You are too kind. Thank you for your support! I totally agree that people look at you differently as a female investor. I once had a mortgage broker ask me after if I wanted to take it home to my husband so he could explain everything to me. She even offered to schedule an appointment the next day so my husband could talk to her after he had a chance to explain everything too me!

    She learned real quick who had the MBA and experience pushing 8 mortgages through when I had to correct her on her VA loan calculations.


  21. Glad you found this article helpful. Good luck!

  22. Bradley

    Do you recommend any good books?

  23. Greg

    after 20 years of being of your husband being told where to live? I thought you were 29……..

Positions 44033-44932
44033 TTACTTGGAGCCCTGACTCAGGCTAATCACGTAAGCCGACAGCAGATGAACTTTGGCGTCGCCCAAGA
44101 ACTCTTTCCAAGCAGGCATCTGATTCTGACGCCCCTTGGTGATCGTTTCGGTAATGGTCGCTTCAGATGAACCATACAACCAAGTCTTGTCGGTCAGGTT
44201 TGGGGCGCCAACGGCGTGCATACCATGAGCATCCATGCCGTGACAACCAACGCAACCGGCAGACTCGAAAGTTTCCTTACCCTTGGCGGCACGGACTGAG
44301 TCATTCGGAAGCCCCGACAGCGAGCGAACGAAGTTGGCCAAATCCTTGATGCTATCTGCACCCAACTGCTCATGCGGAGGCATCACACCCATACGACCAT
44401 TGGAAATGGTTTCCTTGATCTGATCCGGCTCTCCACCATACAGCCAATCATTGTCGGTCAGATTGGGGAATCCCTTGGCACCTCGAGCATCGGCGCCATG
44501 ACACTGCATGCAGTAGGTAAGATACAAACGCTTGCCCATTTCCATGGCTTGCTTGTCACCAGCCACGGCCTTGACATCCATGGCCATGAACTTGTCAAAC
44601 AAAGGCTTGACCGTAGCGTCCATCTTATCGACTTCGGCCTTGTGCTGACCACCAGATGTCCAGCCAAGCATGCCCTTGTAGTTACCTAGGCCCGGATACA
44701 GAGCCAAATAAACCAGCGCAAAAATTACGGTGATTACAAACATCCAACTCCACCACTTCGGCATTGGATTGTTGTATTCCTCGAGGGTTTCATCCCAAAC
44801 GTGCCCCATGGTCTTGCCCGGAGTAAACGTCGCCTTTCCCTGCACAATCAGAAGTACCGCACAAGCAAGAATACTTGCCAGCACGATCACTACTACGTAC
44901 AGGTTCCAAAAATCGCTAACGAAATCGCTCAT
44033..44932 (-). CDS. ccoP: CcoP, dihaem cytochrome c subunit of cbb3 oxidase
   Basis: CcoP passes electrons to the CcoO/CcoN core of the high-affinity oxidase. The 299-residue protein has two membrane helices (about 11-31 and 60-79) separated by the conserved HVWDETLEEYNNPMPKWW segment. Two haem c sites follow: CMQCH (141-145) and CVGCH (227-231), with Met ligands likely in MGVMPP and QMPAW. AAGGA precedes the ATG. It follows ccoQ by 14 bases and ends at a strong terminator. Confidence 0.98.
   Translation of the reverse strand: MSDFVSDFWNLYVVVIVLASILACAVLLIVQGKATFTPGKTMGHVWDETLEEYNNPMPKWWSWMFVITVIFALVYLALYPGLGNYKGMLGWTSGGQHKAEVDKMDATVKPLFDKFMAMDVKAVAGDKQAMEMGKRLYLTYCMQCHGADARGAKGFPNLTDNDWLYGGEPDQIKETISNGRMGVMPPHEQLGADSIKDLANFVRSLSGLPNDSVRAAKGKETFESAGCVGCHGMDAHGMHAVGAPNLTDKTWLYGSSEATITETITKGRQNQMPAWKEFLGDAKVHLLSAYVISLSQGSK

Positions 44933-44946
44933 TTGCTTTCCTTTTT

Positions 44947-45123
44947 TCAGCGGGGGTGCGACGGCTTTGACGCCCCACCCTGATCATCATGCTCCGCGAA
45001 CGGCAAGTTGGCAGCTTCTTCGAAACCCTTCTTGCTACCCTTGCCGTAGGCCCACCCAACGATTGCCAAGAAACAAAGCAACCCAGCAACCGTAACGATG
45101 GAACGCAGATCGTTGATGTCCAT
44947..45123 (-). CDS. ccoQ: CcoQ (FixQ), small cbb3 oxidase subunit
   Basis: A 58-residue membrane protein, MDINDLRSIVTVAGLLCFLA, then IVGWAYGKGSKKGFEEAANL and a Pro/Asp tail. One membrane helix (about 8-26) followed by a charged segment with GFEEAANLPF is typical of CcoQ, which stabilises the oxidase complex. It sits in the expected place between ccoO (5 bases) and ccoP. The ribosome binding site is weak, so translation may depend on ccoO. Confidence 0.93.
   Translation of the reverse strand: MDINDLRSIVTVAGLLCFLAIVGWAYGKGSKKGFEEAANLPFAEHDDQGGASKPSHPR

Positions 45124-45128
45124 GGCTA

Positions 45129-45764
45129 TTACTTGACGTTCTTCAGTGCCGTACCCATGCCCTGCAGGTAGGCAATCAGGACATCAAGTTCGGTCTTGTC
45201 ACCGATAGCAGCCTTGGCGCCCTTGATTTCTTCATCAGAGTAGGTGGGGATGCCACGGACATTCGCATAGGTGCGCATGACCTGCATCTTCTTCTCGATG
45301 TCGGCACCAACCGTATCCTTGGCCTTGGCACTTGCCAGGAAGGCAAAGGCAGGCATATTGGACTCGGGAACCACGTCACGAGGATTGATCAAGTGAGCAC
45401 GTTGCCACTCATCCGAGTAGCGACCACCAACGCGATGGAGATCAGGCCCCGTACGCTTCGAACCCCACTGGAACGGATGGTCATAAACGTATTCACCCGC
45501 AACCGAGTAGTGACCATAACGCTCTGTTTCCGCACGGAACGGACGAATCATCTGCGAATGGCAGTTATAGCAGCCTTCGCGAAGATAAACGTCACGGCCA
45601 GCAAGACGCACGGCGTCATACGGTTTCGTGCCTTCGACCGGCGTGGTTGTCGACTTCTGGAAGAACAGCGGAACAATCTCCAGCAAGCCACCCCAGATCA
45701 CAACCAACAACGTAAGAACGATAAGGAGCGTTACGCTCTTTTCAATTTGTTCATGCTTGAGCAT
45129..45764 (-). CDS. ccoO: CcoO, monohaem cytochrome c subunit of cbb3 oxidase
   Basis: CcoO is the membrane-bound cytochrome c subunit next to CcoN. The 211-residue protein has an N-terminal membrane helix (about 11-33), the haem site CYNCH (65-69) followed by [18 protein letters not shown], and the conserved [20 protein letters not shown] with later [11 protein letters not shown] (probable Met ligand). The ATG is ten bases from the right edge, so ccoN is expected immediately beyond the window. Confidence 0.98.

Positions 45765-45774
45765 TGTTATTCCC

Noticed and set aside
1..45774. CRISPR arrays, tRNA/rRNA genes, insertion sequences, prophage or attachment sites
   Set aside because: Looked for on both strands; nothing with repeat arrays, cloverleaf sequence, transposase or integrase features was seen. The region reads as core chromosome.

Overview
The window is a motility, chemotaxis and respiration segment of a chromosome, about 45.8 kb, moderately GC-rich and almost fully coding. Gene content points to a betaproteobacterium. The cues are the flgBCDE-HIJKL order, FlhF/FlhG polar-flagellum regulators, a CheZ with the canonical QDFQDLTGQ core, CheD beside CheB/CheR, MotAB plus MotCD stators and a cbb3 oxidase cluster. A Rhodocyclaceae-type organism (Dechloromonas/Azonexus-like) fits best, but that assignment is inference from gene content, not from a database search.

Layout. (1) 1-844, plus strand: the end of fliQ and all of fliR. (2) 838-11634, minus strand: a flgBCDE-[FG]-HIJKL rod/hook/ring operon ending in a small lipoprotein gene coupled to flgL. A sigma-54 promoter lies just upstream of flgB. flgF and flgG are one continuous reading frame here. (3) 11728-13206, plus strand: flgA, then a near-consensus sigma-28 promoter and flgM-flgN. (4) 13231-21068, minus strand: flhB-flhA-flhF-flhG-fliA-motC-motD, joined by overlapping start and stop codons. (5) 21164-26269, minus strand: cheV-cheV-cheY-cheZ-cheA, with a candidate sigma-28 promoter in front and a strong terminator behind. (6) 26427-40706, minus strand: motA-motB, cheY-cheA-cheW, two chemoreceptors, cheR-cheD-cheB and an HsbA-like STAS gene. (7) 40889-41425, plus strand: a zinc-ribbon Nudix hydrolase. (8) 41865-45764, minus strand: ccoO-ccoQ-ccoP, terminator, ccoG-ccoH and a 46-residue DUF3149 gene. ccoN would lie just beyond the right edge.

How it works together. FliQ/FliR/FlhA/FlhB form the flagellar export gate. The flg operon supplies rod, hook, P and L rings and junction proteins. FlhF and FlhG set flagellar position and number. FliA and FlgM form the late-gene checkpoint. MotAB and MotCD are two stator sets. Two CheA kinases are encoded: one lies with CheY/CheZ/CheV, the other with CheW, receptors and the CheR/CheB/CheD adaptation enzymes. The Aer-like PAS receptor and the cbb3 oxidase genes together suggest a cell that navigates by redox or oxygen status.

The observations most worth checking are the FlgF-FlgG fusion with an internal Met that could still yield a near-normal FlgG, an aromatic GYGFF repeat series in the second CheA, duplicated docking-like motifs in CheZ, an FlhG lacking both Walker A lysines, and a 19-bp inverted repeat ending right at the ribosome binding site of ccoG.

1. I believe she’s talking about the future.

  24. lsabel

    Thanx Elizabeth im doing it without understanding i didnt even know its real Estate iv got 3 properties but havent started with da other 2 only renting one thats where i got enthusiasm you added a lot u are great girl thanx for encouraging us we taking further steps.soon

  25. Pete

    Well said Elizabeth. The same strategy won’t work for everyone, you have to learn to adjust to your strengths and weaknesses. The same principle worked for Robert Slack. He was 67 and dead broke, and 5 years later he’s selling over one hundred million in real estate every month and spending over 600k in leads,

  26. lisa

    What is the situation with short term rentals in McAllen Texas?

  27. Farooq Shah

    Inspiring interview with Elizabeth Colegrove! Her journey from a military wife to a successful real estate investor is truly remarkable. The dedication, sacrifices, and strategic thinking she and her husband applied to build their real estate empire are commendable. Elizabeth’s advice on adapting strategies to fit your own strengths and weaknesses is spot on. A must-read for anyone considering real estate investing!